Nov 27, 2012

Anonymous Confessions

Let's play a game, shall we?
Apparently there's been an exhibition, a public art project for the american artist Candy Chang who thought it would be interesting to open up a space where people can anonymously project their confessions, their deepest secrets, and enjoy the reaction of whoever reads it.
Source: Original Article
"By the end of the exhibition, over 1500 confessions were displayed on the walls. It’s about sex, love, or fears of dying alone. By collecting the confessions of the hotel’s visitors, this project seeks to create a cathartic sanctuary for this temporary community and help us see we are not alone in our quirks, experiences, and struggles as we try to lead fulfilling lives."

Source: Original Article
Source: Original Article

This post is written for the benefit of the public.
I invite you everyone to do the same, let's share our secrets.

Hint: Post your confession in the comment field below while choosing the "Anonymous" profile

Nov 20, 2012

An Unforeseen Traffic in Beirut

Left Tripoli at 7:10AM , reached my office at 12:00PM...

(Photo by The Daily Star/Hasan Shaaban)
Today was supposed to be another normal day in Beirut, getting to your office shouldn't take more than what you are used to, usually 20 minutes is more than enough to move around the capital in one direction. And for those who commute daily from outside of the capital, just like me, and have to drive several tens of kilometers on the road each morning, are constantly anxious about any mishap that would delay their timetable, even if it were by one minute, because they know the aftermath of it, and the price they will pay having to drive the same distance when going back home. 

My day kicked off by leaving my house at 7:10AM as usual, wasn't surprised by the daily traffic at the casino area, but was rather shocked by the news I read on my phone saying the army is performing rehearsals for the independence day military show, that usually no one watches, but would rather enjoy the holiday with their family and friends. Cars were not moving ever since we left Jounieh. I had spent over 13 months on that road and seen lots of traffic, but never that frightening, never.

Skeptic bus riders started questioning what would've caused that traffic, while others were confidently stating it should be the lebanese ego, wanting to drive his own car rather than use the public transportation. Others referred the cause of that ugly traffic to a big accident somewhere on the highway, and so on. I, just like an idiot, felt it was my duty to shout the real cause, and I did, after which I had to be showered with mockeries telling me I am too young to perceive this kind of stuff especially that two of the passengers were old war veterans, all at the same time while the military helicopters were hovering right above our heads.

All in all, that ride took me around 5 hours, drenched in the sun, feeling tired and exhausted because of the uncomfortable bus seats, and having to inhale the fumes of not only the bus riders' cigarettes, but the fumes of the nearby cars as well, since windows can never be closed. I finally stepped out of the vehicle, and had to walk 40 more minutes to reach my destination. I had already met others who did the same as well, since there were no other option. I heard some of them cursing the government, while others were feeling sad for all the ambulances and firefighters who might be stuck there as well.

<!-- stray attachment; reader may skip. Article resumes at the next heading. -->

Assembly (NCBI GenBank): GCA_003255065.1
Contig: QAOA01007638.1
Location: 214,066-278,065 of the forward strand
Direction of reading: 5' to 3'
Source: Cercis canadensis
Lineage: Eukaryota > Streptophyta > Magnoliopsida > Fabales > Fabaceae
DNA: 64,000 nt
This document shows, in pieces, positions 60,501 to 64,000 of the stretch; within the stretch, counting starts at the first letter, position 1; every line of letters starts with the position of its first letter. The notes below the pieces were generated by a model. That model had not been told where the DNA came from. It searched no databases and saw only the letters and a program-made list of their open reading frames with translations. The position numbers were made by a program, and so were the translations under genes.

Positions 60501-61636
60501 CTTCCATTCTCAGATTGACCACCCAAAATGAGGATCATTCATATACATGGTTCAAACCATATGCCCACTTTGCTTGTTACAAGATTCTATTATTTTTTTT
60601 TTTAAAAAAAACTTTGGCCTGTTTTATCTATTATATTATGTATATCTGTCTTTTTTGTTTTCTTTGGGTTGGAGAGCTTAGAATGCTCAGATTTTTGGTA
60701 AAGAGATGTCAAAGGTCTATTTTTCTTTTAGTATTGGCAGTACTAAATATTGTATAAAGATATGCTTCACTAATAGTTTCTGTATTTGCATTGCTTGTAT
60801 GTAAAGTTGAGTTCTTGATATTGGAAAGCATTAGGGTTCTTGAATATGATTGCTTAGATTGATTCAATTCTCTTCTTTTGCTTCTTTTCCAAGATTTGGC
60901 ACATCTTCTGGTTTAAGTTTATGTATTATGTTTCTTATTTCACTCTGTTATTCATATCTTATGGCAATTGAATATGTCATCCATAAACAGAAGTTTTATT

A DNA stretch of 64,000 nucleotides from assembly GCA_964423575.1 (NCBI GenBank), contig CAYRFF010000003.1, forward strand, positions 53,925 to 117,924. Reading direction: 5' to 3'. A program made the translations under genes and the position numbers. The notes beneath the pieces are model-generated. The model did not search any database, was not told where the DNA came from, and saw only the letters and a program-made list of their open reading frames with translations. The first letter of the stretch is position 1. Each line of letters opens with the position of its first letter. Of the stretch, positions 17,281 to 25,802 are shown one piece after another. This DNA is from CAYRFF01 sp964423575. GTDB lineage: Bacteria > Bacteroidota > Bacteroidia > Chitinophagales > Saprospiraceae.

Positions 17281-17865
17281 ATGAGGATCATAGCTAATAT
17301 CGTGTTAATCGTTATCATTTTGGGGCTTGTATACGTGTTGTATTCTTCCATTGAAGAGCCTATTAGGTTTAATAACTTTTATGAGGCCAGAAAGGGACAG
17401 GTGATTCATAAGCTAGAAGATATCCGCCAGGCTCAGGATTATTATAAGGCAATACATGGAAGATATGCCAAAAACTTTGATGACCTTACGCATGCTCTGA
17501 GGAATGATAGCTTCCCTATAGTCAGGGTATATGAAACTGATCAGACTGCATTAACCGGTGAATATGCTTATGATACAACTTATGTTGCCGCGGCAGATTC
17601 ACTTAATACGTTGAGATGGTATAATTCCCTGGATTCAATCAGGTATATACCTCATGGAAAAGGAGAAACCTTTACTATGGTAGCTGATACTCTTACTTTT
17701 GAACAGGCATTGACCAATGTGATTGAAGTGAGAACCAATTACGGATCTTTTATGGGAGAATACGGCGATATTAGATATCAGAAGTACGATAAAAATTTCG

While the usual Lebanese citizen questions "who is to blame", the moment I reached my office I tried to check online whether the Lebanese Army had announced anything regarding today's rehearsals. Here's what I could find on El Nashra [Link], an announcement made the night before, right after 8PM. Apparently it was the Internal Security Forces who announced yesterday, late at night, with no more coverage than what you read in the link, and no publicity at all so that the public can stand prepared, that some roads will be closed during the rehearsals.
Meme posted on the Lebanese Memes page this morning.
Lebanese people, especially the youth on their online spaces, had had their share with making fun of the reckless decisions our government (as a whole) surprisingly takes each day. Here's what the Lebanese Memes posted on their wall this morning, a meme by Karine Kalindjian. While others made fun of the day with some funny posts that portrayed well the tragedy.

I strongly blame whoever is responsible for announcing these exercises the ISF were doing, the least they could do was to publish that announcement on all media venues, at least before 24 hours. Having failed to do so had put the country in a state of fury, which is the last thing this country needs at the moment. I personally hope this mishap never happens again. We've had enough.

Nov 18, 2012

TEDxBeirut The Full Day Event

Up til this day I often get people wondering what is TED talks. Personally TEDxBeirut is your dose of enthusiasm, self motivation, faith in humanity, and worldly peace altogether. Well, that would be my definition as I stated. Here's what the TEDxBeirut organizers had to say on their Facebook Page:
"TEDxBeirut is a gathering of wonderful minds, designed to inspire, nurture and propagate great ideas in compliance with TED’s mission of  “changing attitude, lives, and ultimately the world”. We are accountants, students, doctors, lawyers, media people, housewives and your neighbor next door. We have one thing in common – a desire to push the boundaries, make a difference and maybe even leave a legacy."
Read more on their page

And it was, definitely a gathering of wonderful minds, wanting to share with the world their success stories, their aspirations and dreams, their life-changing moments.

The Interviews

Collage of some speakers at their interviews. Courtesy of Nath Halawani
Being a volunteer assigned to videography work was my shortcut to reach out to the other face of TEDxBeirut, the one you don't get to see. I got to chase speakers around, to look for audience members for interviews. I got to listen to everyone's thoughts on the day, both the positive and the hesitating. I got to see the anxiety in speakers' eyes right before their time on the stage, the relaxation and comfort the moment it's all over with.
Loryne Atoui at her interview. Courtesy of Nath Halawani